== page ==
Omaha, NE – The amount of small business loans across Nebraska financed through the SBA set a new record in Fiscal Year 2011, which ended Sept. 30.
The SBA approved 530 loans for $167.5 million in loan guarantees through more than 75 banks and credit unions across the state, shattering the previous standard of $153 million set last year, a jump of nearly 9.5 percent.
The average dollar amount per loan in Fiscal 2011 was $316,156, an increase of 20.05 percent from 2010.
This is all the more remarkable in light of a sluggish market for commercial loans for small businesses in the rest of the country.
“We saw this year that the biggest issue for small businesses in Nebraska continues to be access to credit, and it’s encouraging to see they’re continuing to take advantage of our loan programs in greater numbers,” said Leon Milobar, District Director of SBA’s Nebraska District Office.
“Even with the continuing challenges throughout the economy facing them, small businesses in this state are eager to seek opportunities, invest for the future, commit the cash to expand their operations and create and keep jobs in our state,” he added.
As a direct result of SBA-guaranteed small business financing throughout the state this fiscal year, nearly 2,000 new jobs are being created in Nebraska, and 4,300 jobs are being kept on payrolls.
Lender relations specialists from the Omaha-based office fanned out throughout the state this year, making almost 500 face-to-face visits to commercial lenders to increase access and raise awareness of SBA-backed loan programs. The push for more SBA loans is backed by evidence that up-and-coming entrepreneurs drive the economic recovery and fear that small towns in Nebraska will suffer without jobs, products and services provided by local businesses.
SBA-backed loans were made to small businesses in 53 counties in Nebraska; 59 percent of those loans went to existing businesses while 41 percent went to start-ups. Rural small businesses received 187 loans, while those in more urban parts of the state received 343.
Loan volume to women-owned small businesses rose from $21 million last year to $24 million this year.
While the number of individual loans fell in certain parts of the state this fiscal year compared to last, SBA financing to small businesses in Congressional District 1, centered in Lincoln, and including Norfolk, Fremont, Beatrice and Nebraska City, rose almost five percent over last year. Loan volume in the area also was up 6.8 percent, from $48 million to $51.4 million.
Loan volume in Congressional District 2, which covers Omaha and parts of Sarpy County, was up a remarkable 21.6 percent.
These overall gains across the state are notable in light of expiration in late December of certain provisions of the Jobs Act, which provided funding for higher loan guarantees for lenders and lower fees for borrowers on SBA-backed small business loans.
Omaha’s Centris Federal Credit Union, the SBA’s nationwide Rural/Community Lender of the Year for 2011, made 43 loans, more than any other lender in the state with $3 million in volume. The top volume lender, Wells Fargo, made 36 loans for $20.7 million for Nebraska’s small businesses, an increase of nearly $6 million over last year.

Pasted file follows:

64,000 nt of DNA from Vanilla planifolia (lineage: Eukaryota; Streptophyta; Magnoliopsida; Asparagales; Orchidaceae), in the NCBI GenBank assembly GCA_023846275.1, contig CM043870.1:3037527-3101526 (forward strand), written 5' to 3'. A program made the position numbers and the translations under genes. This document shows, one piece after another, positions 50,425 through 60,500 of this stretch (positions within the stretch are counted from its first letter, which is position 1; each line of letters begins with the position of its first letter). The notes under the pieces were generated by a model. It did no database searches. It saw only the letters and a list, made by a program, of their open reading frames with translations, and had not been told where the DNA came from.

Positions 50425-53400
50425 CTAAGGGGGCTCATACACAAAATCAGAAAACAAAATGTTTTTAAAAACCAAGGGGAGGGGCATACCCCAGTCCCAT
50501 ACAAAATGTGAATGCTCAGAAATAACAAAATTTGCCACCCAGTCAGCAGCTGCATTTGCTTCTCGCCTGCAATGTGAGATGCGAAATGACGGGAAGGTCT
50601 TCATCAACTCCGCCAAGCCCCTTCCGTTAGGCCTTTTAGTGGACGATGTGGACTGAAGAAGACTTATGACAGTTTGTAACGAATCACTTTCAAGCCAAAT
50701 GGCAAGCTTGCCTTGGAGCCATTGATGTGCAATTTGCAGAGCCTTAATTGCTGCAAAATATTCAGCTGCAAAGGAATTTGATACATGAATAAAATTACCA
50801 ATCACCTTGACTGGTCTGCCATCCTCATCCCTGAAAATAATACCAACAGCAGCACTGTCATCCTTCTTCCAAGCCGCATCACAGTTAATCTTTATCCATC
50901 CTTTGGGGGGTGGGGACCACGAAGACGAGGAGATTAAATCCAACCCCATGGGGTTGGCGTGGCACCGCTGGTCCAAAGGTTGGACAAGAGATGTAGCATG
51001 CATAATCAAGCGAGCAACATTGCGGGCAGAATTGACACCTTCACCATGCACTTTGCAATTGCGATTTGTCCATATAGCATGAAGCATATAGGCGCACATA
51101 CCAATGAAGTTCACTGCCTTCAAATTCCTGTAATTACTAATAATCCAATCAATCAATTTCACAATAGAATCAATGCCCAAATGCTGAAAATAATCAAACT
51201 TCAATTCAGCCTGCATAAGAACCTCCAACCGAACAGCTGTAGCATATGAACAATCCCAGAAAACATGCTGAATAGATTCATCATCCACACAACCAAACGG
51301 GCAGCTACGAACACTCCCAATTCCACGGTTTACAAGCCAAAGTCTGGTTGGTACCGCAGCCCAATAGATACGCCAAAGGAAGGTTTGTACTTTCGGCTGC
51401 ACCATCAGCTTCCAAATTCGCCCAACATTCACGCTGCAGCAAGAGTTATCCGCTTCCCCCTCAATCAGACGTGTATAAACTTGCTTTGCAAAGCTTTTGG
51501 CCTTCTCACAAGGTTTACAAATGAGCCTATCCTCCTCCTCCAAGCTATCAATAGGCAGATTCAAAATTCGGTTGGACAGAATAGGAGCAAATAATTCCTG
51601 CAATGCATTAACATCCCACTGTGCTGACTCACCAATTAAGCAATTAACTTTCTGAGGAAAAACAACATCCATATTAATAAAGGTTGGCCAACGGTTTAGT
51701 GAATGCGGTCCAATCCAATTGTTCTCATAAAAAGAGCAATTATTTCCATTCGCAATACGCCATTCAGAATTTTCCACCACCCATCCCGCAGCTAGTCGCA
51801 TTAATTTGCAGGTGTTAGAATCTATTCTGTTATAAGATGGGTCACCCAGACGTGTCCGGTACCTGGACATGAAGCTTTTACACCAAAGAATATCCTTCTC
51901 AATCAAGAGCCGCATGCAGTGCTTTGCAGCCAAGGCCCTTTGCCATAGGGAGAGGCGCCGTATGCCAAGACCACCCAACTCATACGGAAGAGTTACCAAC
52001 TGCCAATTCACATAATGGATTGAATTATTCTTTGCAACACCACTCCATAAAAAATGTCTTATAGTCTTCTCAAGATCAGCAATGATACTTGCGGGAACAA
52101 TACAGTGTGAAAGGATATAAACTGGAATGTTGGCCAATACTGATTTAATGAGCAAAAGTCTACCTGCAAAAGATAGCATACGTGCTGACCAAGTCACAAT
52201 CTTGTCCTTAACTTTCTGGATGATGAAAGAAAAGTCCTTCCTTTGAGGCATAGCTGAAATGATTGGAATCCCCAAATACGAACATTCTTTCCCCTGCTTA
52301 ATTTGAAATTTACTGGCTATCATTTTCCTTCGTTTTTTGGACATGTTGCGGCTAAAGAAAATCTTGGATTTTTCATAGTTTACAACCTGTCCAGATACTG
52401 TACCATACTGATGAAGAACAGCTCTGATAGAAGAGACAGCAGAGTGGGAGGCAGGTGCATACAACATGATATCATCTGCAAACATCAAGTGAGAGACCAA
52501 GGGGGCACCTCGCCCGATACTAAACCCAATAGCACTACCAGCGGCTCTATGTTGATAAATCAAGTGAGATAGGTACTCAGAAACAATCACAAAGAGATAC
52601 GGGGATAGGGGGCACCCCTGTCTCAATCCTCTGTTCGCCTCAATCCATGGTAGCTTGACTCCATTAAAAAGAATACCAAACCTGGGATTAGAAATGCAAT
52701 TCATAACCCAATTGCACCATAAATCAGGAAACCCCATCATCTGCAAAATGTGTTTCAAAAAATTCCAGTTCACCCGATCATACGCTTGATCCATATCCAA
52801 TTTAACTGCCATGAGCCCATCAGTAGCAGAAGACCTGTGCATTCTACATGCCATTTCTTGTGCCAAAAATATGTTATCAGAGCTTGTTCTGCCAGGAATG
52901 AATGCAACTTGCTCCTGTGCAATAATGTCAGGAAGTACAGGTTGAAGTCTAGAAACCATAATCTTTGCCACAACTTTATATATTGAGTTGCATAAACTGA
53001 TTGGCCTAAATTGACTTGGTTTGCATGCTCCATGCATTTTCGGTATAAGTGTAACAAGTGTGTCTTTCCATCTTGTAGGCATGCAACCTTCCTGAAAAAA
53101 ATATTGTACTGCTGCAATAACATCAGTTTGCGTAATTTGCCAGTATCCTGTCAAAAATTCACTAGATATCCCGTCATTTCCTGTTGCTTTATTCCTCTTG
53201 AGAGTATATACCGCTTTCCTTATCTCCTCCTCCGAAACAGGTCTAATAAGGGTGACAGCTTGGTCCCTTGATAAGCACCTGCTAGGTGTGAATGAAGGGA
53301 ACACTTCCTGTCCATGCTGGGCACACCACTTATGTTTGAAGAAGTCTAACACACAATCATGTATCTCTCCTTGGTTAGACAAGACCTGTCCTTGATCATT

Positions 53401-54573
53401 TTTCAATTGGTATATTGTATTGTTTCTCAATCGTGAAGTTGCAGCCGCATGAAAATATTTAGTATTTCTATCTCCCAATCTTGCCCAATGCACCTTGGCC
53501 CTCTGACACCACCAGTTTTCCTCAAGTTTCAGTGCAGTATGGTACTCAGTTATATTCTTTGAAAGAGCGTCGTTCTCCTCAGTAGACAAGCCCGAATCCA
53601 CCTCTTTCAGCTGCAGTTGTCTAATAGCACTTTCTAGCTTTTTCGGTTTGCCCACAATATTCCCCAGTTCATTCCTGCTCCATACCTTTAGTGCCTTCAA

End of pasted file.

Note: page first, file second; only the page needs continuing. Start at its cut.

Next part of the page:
The SBA’s 504 loan program, designed for large equipment and real estate financing to generate economic growth, enjoyed another successful year, with 58 loans for $30.9 million going to Nebraska businesses; the latter figure jumped more than $7 million from last year.
The SBA works with a Certified Development Company (CDC), a private, nonprofit corporation to provide financing through this program to small businesses. Typically, a 504 project includes a loan secured from a private sector lender with a senior lien covering up to 50 percent of the project cost, with a loan secured from a CDC, backed by a 100 percent SBA-guaranteed bond offering covering up to 40 percent of the project cost. The SBA also offers this program as a means for many small firms to refinance existing debt into a lower interest rate.
As a result of 504 financing, 383 new jobs were created in Nebraska.
The record amount of SBA-backed financing in the state partly can be attributed to continued caution by lenders to make commercial loans, especially to new businesses. SBA loans remain attractive because the SBA guarantee provides lenders with some cushion for their risks, especially for small businesses with less collateral and smaller equity injections typically required for conventional commercial loans.
SBA-backed loans represent only a small fraction of small business lending nationwide, but these loans are closely monitored as an indicator of banks' willingness to lend to Main Street companies. A recent survey by the National Federation of Independent Business found that while many small businesses in the U.S. have been holding off on taking on more debt, those that do have turned to the SBA in greater numbers this year. Across the nation, the SBA has seen an increase in overall loan numbers and a jump of 44 percent in loan dollar volume.